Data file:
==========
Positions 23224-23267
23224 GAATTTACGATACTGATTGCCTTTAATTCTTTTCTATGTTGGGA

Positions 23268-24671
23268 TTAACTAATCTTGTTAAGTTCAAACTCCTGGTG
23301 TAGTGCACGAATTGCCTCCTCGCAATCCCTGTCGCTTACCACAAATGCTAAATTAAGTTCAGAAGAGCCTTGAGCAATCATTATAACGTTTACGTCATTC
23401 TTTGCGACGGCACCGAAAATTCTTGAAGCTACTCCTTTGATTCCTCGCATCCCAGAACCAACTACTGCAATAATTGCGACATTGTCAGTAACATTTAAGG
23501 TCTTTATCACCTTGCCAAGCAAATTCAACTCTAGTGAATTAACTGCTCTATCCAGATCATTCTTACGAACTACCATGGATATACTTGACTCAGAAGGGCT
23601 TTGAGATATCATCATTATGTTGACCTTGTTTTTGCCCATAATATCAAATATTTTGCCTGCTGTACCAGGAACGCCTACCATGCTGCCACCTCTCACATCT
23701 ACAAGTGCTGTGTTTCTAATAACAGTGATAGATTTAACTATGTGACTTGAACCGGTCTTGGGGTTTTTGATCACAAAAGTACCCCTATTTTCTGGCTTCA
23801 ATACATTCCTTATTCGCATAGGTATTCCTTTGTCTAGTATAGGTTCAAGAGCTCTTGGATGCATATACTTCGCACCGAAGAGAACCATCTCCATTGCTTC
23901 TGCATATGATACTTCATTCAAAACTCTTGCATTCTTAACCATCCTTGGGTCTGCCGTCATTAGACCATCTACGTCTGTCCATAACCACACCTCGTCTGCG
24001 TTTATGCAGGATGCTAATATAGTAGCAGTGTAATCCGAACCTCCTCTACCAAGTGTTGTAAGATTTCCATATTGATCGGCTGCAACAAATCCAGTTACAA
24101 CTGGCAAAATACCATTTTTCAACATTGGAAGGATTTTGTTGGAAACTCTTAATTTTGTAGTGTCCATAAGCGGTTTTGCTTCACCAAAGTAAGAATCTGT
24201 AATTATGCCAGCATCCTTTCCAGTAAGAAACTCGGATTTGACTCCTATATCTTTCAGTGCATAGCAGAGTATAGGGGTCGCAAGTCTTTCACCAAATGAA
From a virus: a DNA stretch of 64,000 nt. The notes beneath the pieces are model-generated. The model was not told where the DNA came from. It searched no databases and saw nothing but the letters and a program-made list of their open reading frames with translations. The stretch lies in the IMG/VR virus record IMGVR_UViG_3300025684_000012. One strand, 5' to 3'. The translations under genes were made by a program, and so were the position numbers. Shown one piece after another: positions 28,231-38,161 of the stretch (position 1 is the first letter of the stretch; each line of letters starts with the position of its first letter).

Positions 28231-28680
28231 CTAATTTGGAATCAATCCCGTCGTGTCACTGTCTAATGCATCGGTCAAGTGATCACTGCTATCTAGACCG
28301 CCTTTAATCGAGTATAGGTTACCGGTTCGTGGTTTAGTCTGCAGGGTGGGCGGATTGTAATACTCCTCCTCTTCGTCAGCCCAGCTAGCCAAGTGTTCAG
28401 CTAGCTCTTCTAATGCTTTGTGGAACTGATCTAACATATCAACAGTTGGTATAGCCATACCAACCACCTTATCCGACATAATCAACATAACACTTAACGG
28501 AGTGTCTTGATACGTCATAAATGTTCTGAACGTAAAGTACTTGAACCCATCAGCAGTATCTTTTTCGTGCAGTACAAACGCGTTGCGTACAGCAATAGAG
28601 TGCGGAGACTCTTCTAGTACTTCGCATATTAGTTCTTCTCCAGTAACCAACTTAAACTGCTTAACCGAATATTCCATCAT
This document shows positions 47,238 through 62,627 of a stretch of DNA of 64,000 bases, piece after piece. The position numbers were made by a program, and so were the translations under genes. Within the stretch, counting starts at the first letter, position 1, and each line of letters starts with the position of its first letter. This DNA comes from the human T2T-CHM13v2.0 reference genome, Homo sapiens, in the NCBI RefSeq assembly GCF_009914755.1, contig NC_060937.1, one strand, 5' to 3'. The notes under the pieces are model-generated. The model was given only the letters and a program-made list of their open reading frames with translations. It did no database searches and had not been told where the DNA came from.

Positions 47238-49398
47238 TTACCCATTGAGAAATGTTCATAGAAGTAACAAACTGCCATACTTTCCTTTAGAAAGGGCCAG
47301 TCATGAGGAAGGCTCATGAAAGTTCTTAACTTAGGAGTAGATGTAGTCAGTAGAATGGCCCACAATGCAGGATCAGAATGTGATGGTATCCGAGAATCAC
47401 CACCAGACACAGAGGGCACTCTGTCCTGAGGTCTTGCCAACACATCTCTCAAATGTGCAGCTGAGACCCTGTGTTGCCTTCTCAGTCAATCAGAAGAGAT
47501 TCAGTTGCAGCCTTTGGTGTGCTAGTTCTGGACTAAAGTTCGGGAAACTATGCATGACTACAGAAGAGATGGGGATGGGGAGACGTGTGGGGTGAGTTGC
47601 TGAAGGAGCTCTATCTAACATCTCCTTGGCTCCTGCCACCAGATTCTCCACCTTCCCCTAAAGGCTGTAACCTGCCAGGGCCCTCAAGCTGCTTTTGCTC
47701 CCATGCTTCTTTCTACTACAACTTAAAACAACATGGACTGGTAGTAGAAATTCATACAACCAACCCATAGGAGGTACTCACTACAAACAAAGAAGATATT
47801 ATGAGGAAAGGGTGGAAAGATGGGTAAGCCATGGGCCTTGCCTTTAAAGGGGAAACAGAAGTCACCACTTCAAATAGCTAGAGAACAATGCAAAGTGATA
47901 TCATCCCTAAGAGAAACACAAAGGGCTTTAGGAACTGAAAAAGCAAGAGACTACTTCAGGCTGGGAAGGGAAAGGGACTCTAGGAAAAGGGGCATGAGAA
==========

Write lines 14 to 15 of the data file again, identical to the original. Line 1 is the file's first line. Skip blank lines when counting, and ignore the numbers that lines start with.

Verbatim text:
24201 AATTATGCCAGCATCCTTTCCAGTAAGAAACTCGGATTTGACTCCTATATCTTTCAGTGCATAGCAGAGTATAGGGGTCGCAAGTCTTTCACCAAATGAA
From a virus: a DNA stretch of 64,000 nt. The notes beneath the pieces are model-generated. The model was not told where the DNA came from. It searched no databases and saw nothing but the letters and a program-made list of their open reading frames with translations. The stretch lies in the IMG/VR virus record IMGVR_UViG_3300025684_000012. One strand, 5' to 3'. The translations under genes were made by a program, and so were the position numbers. Shown one piece after another: positions 28,231-38,161 of the stretch (position 1 is the first letter of the stretch; each line of letters starts with the position of its first letter).